While it remained peaceful in Yogyakarta, street battles with the police took place in several other cities. President Joko Widodo also recognised the seriousness of the protests and postponed the adoption of the bill. Now the new parliament has to deal with it. New coalitions have been forged there, which will decide in the back room whether the tightened laws will be passed as planned or in a slightly diluted form.

"We must make compromises"

For Eddy Hiariej, it seems quite natural that such an important law reform would trigger controversy in a multicultural, multi-ethnic state like Indonesia. The 46-year-old professor of law teaches at the renowned Gadjah Mada University in Yogjakarta and has contributed to the controversial draft.

He is currently a popular guest on Indonesian talk shows, where with a bright smile and eloquent eloquence he tirelessly emphasises that the often criticised paragraphs are only a tiny fraction of a major piece of legislation that has been under development for more than 50 years. In fact, the previous Indonesian penal code dates back to the Dutch colonial period.

By contrast, the new law faculty building in which Hiariej's office is located is modern. While he is having lunch brought to him by an assistant, he explains that most critics have not read the law correctly and that many paragraphs are not as strict as they appear at first glance. At the same time, he warned against drawing parallels with Germany or other societies in the West.

"We must make compromises," Hiariej said. "LGBT, for example, does not fit into our culture. We have a Muslim majority and must respect their values," says the Muslim from Ambon. The fact that women are no longer allowed to go out alone in the evening is one such compromise: "This is a form of protection for the individual by the state. Women are very vulnerable as victims, so that we actually have to protect them more strongly.

Fitriani Dwi Kurniasih sees things differently. The 39-year-old artist often travels late into the night herself, going to exhibition openings or performing with her band. If the so-called "stray" paragraph were to come into force in its current form, this would hardly be possible, and the collaboration with her collective in the alternative art space "Survive Garage" would also be severely restricted by a quasi-exit ban for women in the evening.

"I'm afraid that men will dominate all evening events again. We have just tried to create a space in which everyone has equal rights and which is especially open to women," says the activist, who is involved in various women's and human rights groups. "This will certainly have an effect on our homosexual friends, for whom it is becoming increasingly difficult to express their wishes."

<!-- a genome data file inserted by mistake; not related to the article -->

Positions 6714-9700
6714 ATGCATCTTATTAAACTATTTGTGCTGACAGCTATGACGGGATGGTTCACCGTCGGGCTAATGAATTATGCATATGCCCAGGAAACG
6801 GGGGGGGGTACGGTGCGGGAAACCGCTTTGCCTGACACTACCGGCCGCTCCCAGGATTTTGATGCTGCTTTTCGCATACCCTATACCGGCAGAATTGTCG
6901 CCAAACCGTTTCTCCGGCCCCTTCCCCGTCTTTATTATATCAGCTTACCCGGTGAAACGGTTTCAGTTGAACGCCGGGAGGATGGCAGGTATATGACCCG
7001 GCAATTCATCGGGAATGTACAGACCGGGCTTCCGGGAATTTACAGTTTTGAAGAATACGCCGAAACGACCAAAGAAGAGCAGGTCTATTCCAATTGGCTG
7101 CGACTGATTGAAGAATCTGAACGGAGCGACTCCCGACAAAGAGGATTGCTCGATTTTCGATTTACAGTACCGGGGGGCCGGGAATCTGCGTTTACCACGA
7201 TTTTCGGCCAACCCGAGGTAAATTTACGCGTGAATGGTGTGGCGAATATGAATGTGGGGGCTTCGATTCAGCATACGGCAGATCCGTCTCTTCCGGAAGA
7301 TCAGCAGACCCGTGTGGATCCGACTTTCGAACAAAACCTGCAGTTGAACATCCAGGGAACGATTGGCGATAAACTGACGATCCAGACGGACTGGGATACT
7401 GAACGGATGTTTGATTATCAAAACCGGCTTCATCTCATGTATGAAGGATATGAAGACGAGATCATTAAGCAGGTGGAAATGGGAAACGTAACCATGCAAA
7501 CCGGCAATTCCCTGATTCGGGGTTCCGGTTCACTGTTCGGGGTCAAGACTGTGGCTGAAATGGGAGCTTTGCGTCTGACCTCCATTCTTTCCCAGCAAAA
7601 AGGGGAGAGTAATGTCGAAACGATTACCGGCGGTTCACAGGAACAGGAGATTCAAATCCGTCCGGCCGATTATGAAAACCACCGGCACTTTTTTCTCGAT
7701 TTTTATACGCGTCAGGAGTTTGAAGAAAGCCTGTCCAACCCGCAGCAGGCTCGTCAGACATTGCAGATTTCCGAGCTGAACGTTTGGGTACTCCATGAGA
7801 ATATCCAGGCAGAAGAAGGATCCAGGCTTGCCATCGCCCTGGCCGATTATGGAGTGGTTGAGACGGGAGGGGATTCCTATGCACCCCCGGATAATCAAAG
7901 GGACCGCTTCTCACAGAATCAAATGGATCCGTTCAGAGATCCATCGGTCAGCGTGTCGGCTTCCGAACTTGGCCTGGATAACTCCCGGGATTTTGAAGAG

Between optimism and reality

On the evening before the event of "Gerak 28 September" she stood on the small stage in front of the colourfully painted wall of "Survive Garage" and sang about the discrimination of the little people, about social injustice and also about environmental destruction. The concert was part of the Climate Strike Week in Yogyakarta, which suffered slightly in the face of the huge student demos.

Young people in particular make up the alternative audience, some come from other provinces of Indonesia, some from abroad. "Given the current situation, my hopes for the future are indeed utopian," says Kurniasih. "But when I see the current student movement, I feel quite optimistic: they are very active and courageous."

Hera Diani is also pinning her hopes on the young generation: "Previously I thought that young people weren't critical, but they have been able to form a movement and express their opinions," says the 42-year-old journalist, who was herself active in the 1998 student protests.

She has no doubt that Indonesia urgently needs a new penal code. "But we have to involve the people, not negotiate behind closed doors. We must reject the draft until it no longer appears problematic: until women and minorities are no longer harassed and discriminated against as a result of legislation."

Zora Rahman

© Deutsche Welle/Qantara .de 2019

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